The Best Tree for Tree Houses
Hardwood trees for tree Houses
Question Submitted by Roy J. from Topeka, Kansas
For a while, i’ve wanted a tree house, but im not sure if we have the right kind of trees on my property. I’m wondering what is the best tree to build a tree house on? I have several kinds of trees, but to make a good, sturdy, and safe tree house, what characteristics should a tree have?
Is there a specific kind of tree that makes for the longest lasting tree house?
Big and old
Generally, you are looking for a very established tree that has a very deep root system. Hardwood trees are best for tree houses. Oak, Walnut, Hickory, and Ash are ideal. Cottonwood, and Elm trees make for great tree house trees as well. They All grow into large trees, with strong limbs and hard wood trees don’t sway in the wind as much as the softer ones. Couple a great tree with the perfect tree house plans and you will have an amazing tree house that you can enjoy for years to come.
Depending on how big you want to build your tree house, make sure the trunk is at least as wide as your body and the main limbs you plan to build on are at least 8-10 inches in diameter. Check for signs of rot or weakness in the branches. And since you are interested in longevity, do not build it in a tree that might be sick or dying. Live trees are really the only option since a dead tree might actually break or tip over from the increased weight load. Make sure the tree you build a tree house on has branches that are spread out in a way that you can attach a tree house to in several points. The branches should be stout enough to hold your weight without bending.
Where to build a tree house in a tree
The higher up in the tree you build the tree house, the more it will catch the wind and sway the whole structure. If you build your tree house with branches going through the structure, this will weaken the treehouse as the wind pushes and pulls the branches against the contact points. Be wary of weak looking overhanging limbs that could fall on the tree house and crush it.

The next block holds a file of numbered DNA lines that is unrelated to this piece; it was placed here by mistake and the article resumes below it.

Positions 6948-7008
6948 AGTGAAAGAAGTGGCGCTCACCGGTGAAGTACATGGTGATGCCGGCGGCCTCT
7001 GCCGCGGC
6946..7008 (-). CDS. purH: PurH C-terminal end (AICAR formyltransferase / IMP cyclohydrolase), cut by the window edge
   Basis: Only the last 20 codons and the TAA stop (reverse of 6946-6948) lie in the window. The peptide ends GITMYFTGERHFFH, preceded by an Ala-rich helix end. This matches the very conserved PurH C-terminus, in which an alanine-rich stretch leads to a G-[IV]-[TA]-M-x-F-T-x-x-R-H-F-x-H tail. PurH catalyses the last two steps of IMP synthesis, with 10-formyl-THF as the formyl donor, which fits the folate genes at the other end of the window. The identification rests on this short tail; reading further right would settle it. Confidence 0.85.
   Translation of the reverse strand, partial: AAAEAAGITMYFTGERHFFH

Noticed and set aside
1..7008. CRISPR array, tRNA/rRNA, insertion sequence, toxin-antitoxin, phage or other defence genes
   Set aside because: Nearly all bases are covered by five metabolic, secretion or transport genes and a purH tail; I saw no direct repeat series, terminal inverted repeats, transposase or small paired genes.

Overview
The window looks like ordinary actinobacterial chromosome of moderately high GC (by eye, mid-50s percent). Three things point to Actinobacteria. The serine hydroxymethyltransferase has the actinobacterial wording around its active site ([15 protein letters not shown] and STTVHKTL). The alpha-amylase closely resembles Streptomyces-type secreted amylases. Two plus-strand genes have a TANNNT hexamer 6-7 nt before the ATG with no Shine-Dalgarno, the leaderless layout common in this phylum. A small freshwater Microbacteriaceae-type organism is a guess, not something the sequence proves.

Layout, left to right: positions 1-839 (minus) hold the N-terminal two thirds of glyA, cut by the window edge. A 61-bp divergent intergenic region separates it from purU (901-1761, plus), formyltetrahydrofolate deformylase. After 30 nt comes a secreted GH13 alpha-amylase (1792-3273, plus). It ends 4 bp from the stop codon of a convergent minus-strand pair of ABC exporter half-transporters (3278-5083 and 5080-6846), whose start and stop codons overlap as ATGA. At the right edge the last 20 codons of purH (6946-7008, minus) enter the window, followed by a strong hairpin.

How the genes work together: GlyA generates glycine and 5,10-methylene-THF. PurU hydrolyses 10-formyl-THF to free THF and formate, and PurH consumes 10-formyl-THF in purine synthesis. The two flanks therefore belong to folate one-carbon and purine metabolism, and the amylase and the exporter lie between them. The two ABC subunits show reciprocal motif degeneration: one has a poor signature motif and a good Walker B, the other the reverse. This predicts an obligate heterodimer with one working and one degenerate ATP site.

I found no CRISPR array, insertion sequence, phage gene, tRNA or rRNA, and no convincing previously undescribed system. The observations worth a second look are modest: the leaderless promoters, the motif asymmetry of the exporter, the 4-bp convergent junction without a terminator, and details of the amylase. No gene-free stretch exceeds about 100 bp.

The trunk of a tree is the least likely to flex in the wind, so the lower you place your tree house, the less chance it can get damaged by weather. Of course, if you really want a high up tree house, you might consider building it in two (or several) levels connected by ladders. Just keep in mind that the more wind-catching surface you put up on a tree, the more of a wild ride you’ll have in a wind storm!
The best type of tree for tree houses
As stated earlier, you want to go for big strong brances and a well established root system. Some other things to consider is the type of bark covering the tree. Building your tree house in a “scratchy” tree such as an Alligator Juniper I used to climb on as a kid might not be ideal for younger kids. You should also choose a tree with thick, solid bark to build your tree house on. The bark is what brings the water and nutrients to the top of the tree. Once the bark gets damaged to the point that it can no longer feed the tree, your tree will eventually die.
Consider the leaves in the tree and the extra weight that the falling leaves will add to the tree house in the fall. If you built your tree house properly, this shouldn’t be such an issue, but it’s just one more aspect of the best tree to build a tree house on.
The root system is important
Trees with deep, spread-out root systems are ideal for tree houses. The roots carry all the weight of the tree and tree house and trees are pretty smart at compensating for all the new weight you are about to put on it. Soon after building your tree house, the tree will start reinforcing the roots below your tree house to compensate for any balance issues.
Check out the dirt the tree is planted in. Make sure your tree is in hard packed soil and not in loose sand. There are so many factors in finding the best tree to build a tree house on, but as long as you pick an older, sturdy tree, you sould have a treehouse that you can enjoy for years to come.